Not Parenting Means Never Having to Say No

Not Parenting Means Never Having to Say No

My parents scrimped and saved every penny they had to send Corina and me to private school, first through twelfth grades. To this day, I still get the occasional odd look when I tell people where I went to high school, as there was a certain aura about most Xavier girls, and I don’t really have it because I was neither a legacy student, nor did I receive a BMW for my 16th birthday. I hated almost every minute of the exclusive, all-girls Catholic school – the cliques and sense of not fitting in at all – but I stuck it out. My sister lasted through her freshman year before she begged reprieve and was allowed to transfer to North High, just four blocks from the house where we grew up. It pained my mother to see her switch, though, because she was no longer able to say, “My daughters go to Xavier.” Losing that “S” on the end – and having just one daughter go to Xavier – didn’t carry quite the same heft when it came to bragging rights.

Having only attended public school at the university level, my knowledge of it comes only from the stories I’ve heard from others – and Hollywood. I imagine my experience would have been different, still. With all this talk about education these days, as teachers in Colorado and my home state of Arizona are on strike, it occurred to me to wonder what I would have done, had I been parenting Eric. Arizona has ranked somewhere near 49th in education for the last 20 years or so – but who knows where I’d have been living, had I chosen to parent Eric, so I cannot really factor that into my hypothetical decision.

The point is that I didn’t have to make that decision. Or any others. Things like circumcision – which, as I mentioned in a prior post, I had no idea was my decision to make at the time of Eric’s birth. Or vaccination. Yep – I’m one of those people who seriously questions all things related to allopathic (traditional Western) medicine, vaccines included. Twenty-three years ago, it wasn’t the great controversy it is today, but I’m pretty sure my sister did not have Samantha vaccinated.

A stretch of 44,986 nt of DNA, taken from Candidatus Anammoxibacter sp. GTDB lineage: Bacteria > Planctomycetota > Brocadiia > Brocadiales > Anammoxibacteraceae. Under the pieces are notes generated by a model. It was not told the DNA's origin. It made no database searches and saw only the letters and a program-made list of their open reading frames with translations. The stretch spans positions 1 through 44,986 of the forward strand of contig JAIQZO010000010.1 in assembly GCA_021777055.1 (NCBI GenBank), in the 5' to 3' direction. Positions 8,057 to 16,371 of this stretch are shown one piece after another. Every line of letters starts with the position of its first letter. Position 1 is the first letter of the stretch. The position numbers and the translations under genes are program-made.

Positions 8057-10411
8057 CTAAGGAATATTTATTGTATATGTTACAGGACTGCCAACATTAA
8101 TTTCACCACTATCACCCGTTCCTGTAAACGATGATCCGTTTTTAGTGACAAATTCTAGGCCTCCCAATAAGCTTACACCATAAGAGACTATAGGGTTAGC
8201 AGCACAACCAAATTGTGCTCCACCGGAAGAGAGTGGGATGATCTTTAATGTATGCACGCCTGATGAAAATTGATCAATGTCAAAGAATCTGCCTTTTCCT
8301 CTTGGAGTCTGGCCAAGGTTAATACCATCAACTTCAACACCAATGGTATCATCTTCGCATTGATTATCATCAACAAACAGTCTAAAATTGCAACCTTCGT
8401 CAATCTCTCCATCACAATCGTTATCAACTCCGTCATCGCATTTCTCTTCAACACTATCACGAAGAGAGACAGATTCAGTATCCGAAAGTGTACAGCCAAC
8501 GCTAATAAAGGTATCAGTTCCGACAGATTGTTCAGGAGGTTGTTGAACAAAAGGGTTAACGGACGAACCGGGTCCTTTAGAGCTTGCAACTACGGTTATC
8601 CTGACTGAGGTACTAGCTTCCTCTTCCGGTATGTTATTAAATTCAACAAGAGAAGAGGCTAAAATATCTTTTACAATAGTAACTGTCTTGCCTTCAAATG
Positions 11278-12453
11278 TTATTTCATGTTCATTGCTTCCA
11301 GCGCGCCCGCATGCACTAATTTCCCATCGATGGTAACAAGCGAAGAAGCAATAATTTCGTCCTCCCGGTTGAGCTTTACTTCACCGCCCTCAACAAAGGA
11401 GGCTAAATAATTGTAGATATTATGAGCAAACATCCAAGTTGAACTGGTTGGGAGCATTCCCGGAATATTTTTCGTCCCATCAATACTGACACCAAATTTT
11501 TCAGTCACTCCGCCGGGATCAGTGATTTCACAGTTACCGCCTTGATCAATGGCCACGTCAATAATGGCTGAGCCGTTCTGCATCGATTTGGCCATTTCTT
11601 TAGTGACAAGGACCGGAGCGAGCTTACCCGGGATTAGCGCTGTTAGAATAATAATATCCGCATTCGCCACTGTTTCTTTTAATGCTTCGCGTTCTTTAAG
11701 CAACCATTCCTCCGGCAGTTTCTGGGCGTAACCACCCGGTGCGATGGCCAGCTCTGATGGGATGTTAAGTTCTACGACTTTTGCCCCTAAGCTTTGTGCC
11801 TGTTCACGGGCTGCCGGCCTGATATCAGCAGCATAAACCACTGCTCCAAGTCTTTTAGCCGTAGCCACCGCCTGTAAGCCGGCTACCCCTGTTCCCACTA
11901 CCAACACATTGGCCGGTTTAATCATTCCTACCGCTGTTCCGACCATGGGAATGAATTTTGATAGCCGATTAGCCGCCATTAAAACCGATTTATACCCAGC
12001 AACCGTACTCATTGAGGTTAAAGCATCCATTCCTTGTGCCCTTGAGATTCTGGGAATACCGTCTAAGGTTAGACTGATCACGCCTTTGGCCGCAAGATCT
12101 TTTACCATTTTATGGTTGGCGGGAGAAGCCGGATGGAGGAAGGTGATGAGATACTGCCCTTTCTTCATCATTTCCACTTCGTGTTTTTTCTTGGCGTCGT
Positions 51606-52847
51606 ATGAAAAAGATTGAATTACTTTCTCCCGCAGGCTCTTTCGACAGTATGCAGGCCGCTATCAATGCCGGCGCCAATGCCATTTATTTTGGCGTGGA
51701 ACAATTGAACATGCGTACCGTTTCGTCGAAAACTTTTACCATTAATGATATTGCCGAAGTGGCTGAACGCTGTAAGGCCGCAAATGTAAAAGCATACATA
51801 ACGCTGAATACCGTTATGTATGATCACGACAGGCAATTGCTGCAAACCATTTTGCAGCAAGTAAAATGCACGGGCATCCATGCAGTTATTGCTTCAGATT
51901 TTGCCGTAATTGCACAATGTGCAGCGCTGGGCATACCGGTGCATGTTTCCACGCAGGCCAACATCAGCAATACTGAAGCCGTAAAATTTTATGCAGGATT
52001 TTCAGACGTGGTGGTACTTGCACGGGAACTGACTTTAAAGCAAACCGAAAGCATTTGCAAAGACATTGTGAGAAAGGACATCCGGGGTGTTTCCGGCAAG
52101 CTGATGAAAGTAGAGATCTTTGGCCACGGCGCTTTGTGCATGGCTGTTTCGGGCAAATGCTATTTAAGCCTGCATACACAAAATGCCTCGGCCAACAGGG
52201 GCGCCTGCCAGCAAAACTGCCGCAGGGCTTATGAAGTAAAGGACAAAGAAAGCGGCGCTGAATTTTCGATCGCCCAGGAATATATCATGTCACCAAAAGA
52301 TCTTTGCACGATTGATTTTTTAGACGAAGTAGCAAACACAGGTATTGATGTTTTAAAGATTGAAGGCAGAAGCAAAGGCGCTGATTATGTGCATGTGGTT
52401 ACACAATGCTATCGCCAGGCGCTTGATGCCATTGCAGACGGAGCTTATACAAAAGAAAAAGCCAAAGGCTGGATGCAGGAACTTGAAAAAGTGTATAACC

g rated

Big things and small, parents must make decisions about them. I never had to say no to sugary foods or Disneyland or a cell phone before the age of reason. I never had to decide about pets – most likely the answer would have been yes, whether it was a gerbil or a pet monkey, because we were just always animal people. Whether to join Boy Scouts or have sleep-overs or watch this movie or that one. I lost count of the times I would rent movies, only to come home and have Corina ask, “Is it something Sam can watch?” I wasn’t parenting, so it never occurred to me to check the ratings of the films I brought home – I just got what I liked. She also put the kibosh on a couple of books Samantha had to read in school, Roald Dahl’s Witches being the one I best remember. Goodreads describes it as a “children’s dark fantasy novel,” which is probably accurate. But they were reading it when Sam was in fourth grade, and my sister thought it was way too scary for her at the time. So she said no – and Samantha had to deal with the fallout from that, in terms of being teased by her classmates.

I didn’t have to teach Eric right from wrong. I didn’t have to explain why I stopped going to church when he was about 10. I didn’t have to decide between healthy food and convenience because I was too tired to cook on a given night. I never had to tell him there was a limit to the number of after-school activities he could take part in, or that I didn’t care for a particular friend – or that friend’s parents. I never had to say no – or yes – to anything.

have vs get

I heard a while ago that one way to get past procrastination is to switch from viewing them as things we “have to” do to viewing them as things we “get to” do. For example, it changes things considerably to view it as, “I get to make some phone calls to clients this afternoon,” rather than groaning, “I have to make a bunch of client calls today.” The word get implies that the activity is a privilege, while have to makes it feel and sound like a chore. I was deliberate in my use of “have to” versus “get to” in the preceding paragraphs, because in the contemplation that stemmed from those thoughts about the education decision I never made, it occurred to me that I never made any of the rest of those choices, either – because I never had to. When I placed Eric with Kathy and Bruce, I relinquished both the right and the responsibility for making all of those decisions.

And for a moment, it felt like the biggest cop out ever. I took the easy road, rather than the complicated one where I’d have to make hard decisions, sacrifice my personal desires at times, and give a significant amount of my time, effort, and energy to this little person who needed it more than I did. I’m not ashamed of that choice – just aware in a way that I’ve never been before how much work and effort my son’s parents put in, in my stead. And grateful that they were able and willing to do such a phenomenal job of it all.

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Laura Orsini is an author, speaker, and consultant who coaches other authors to make and market exceptional books that change the world for the better. She is birthmother to Eric, who is finishing college in Boston this summer. Their adoption has been open for the better part of Eric’s life. She continues to toy with the idea that these posts will one day become a book. In the meantime, you can learn about her novel in progress, Stan Finds Himself on the Other Side of the World.

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